Today many workers who try to band together to improve their jobs through traditional workplace organizing face significant impediments at the hand of hostile employers and outdated labor laws. Those challenges are even more noteworthy for the nearly quarter of the workforce that has no protection under the federal National Labor Relations Act or any other labor law to organize – and for the millions of people who are unfairly and irrationally excluded from basic labor laws that provide for overtime and minimum wages.
To meet this challenge, worker centers emerged as an alternative form of worker organization more than 25 years ago. Driven by the need to provide more people in low-wage jobs with the means to better their working conditions – especially those who have been traditionally excluded from the protection of labor law – worker centers have been increasingly effective in expanding the rights of men and women against the backdrop of weak, insufficient or restrictive labor rights and in a pervasive anti-union climate. The National Domestic Workers Alliance, for example, has been able to pass Domestic Workers Bill of Rights legislation in a number of states in recent years to ensure nannies, house cleaners and elder care providers have access to basic labor and employment protections.
Worker centers have also been leading efforts to secure decent wages from employers, both by fighting for raises in the minimum wage and also demanding fair hours and scheduling practices that help guarantee a more stable annual income for workers in many sectors. Several worker center groups have won sizable legal victories in the fight against wage theft, ensuring that workers are actually paid the wages to which they are legally entitled. And worker centers and other new worker organizations like OUR Walmart have made serious waves by directly and publicly challenging the unfair wages and practices of corporations like Darden, McDonald’s and Walmart and their global supply chains. In 2012, for example, the National Guestworker Alliance exposed forced labor from a Walmart seafood supplier in Louisiana eventually winning $248,000 in back wages, fines and penalties for the workers.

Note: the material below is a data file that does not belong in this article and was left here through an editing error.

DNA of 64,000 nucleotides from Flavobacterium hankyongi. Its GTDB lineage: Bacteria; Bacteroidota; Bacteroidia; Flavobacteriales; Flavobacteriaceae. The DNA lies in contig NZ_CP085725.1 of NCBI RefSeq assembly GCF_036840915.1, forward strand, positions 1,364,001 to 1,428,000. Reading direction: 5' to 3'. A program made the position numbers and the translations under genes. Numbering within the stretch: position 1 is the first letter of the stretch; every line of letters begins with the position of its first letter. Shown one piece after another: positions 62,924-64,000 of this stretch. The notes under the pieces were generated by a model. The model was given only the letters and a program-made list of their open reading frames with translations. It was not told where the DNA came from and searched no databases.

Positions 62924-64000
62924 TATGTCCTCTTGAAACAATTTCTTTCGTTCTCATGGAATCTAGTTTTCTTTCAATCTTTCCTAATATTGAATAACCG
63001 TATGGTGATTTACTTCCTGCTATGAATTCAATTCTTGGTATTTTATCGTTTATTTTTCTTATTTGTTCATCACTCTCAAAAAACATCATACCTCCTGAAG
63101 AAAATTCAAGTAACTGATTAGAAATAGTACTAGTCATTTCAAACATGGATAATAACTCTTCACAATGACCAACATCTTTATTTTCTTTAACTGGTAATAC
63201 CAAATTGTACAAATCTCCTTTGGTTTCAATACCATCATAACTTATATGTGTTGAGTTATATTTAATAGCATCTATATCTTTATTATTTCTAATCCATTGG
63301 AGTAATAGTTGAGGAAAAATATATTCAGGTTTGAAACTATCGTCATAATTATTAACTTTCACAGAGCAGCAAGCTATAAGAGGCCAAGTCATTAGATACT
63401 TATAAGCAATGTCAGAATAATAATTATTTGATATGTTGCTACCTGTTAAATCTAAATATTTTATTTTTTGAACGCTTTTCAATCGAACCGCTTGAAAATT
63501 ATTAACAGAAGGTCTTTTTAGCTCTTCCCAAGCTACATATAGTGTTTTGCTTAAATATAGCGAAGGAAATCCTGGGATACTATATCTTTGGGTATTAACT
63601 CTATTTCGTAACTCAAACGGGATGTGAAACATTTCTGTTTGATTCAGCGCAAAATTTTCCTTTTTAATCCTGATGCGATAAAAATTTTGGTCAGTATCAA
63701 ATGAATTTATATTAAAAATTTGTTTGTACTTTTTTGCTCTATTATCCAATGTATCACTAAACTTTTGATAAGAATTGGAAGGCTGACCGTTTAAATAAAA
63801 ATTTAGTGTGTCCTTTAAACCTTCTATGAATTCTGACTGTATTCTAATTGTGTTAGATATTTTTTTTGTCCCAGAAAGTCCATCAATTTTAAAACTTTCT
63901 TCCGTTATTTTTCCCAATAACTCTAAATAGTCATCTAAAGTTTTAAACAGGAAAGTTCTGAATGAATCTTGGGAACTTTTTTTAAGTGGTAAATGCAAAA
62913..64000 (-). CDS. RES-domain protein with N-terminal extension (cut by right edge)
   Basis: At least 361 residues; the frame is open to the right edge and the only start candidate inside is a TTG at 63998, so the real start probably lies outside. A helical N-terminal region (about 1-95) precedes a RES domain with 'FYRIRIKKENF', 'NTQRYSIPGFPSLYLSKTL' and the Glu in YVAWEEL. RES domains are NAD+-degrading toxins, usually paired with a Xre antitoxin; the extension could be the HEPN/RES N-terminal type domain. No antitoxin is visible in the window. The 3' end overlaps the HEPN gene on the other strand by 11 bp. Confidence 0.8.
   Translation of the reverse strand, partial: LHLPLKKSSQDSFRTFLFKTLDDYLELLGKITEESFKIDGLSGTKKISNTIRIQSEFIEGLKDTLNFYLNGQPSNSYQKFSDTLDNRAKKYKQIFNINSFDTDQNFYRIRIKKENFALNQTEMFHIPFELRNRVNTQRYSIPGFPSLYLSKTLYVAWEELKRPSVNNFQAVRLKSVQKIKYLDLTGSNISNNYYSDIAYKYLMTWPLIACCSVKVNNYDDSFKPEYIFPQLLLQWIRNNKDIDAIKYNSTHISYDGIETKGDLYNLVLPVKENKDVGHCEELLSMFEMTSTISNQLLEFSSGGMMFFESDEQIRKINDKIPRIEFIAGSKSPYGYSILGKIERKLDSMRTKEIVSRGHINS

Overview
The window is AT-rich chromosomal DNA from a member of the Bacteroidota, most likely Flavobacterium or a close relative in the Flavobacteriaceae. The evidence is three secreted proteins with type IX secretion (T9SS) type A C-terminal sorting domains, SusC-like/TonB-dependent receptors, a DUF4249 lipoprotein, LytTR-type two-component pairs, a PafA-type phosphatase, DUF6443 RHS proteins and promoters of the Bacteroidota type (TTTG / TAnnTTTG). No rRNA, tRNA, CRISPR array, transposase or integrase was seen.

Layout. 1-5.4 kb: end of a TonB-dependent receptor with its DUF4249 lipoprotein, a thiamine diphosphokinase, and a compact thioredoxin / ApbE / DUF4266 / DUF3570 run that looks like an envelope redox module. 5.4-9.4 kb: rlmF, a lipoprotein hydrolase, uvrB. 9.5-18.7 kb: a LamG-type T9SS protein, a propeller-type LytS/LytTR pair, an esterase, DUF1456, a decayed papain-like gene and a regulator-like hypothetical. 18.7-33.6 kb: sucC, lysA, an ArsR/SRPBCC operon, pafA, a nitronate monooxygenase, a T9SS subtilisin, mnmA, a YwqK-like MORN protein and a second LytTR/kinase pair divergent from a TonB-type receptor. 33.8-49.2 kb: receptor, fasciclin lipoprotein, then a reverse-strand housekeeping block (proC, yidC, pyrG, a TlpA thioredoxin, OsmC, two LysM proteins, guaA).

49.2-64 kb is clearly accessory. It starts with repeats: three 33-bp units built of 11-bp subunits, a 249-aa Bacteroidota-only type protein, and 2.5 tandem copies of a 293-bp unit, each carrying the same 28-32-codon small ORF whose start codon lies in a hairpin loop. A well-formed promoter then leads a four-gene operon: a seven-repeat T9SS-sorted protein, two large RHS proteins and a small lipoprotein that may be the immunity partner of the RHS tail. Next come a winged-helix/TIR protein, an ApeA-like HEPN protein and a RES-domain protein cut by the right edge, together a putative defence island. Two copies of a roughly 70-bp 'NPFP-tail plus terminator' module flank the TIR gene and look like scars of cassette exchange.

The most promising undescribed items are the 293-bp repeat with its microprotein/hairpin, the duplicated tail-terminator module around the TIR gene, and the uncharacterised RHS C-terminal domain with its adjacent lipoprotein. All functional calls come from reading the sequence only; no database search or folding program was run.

A new briefing paper released this week by the United Workers Congress offers a landscape of the origins of worker centers, detailing some of their notable successes in fighting for a fair economy and debunking some of the recent smear campaigns launched by corporate front groups against worker centers. According to the briefing paper, The Rise of Worker Centers and the Fight for a Fair Economy, “As worker centers and other new worker organizations have started to gain momentum in the movement for fair wages, corporations have started to take notice of their work and to collectively attack the worker center and broader low-wage organizing field.”
Business associations like the U.S. Chamber of Commerce and the National Restaurant Association have spent millions on lobbying and running distortion campaigns about unions and worker centers on behalf of their low-road employer members for decades. Threatened by the prospect of having to pay their workers more, these companies often hire lobbyists and public relations firms to do their dirty work. Some have even set up phony front groups dedicated to attacking worker centers and their allies in the media. But as public debate and support for raising wages escalates, the spotlight on wealthy corporations paying their workers poverty wages continues to get brighter.
This new briefing paper helps to unveil some of the smokescreens around these attacks and identifies a number of the bad corporate actors that are desperate to protect the status quo. But even in the face of these attacks, worker centers aren’t slowing down their efforts. Visit the United Workers Congress website to learn more about worker centers or get involved in one of many upcoming events around the country organized by worker centers and allies in their effort to push for a better wages and a better economy.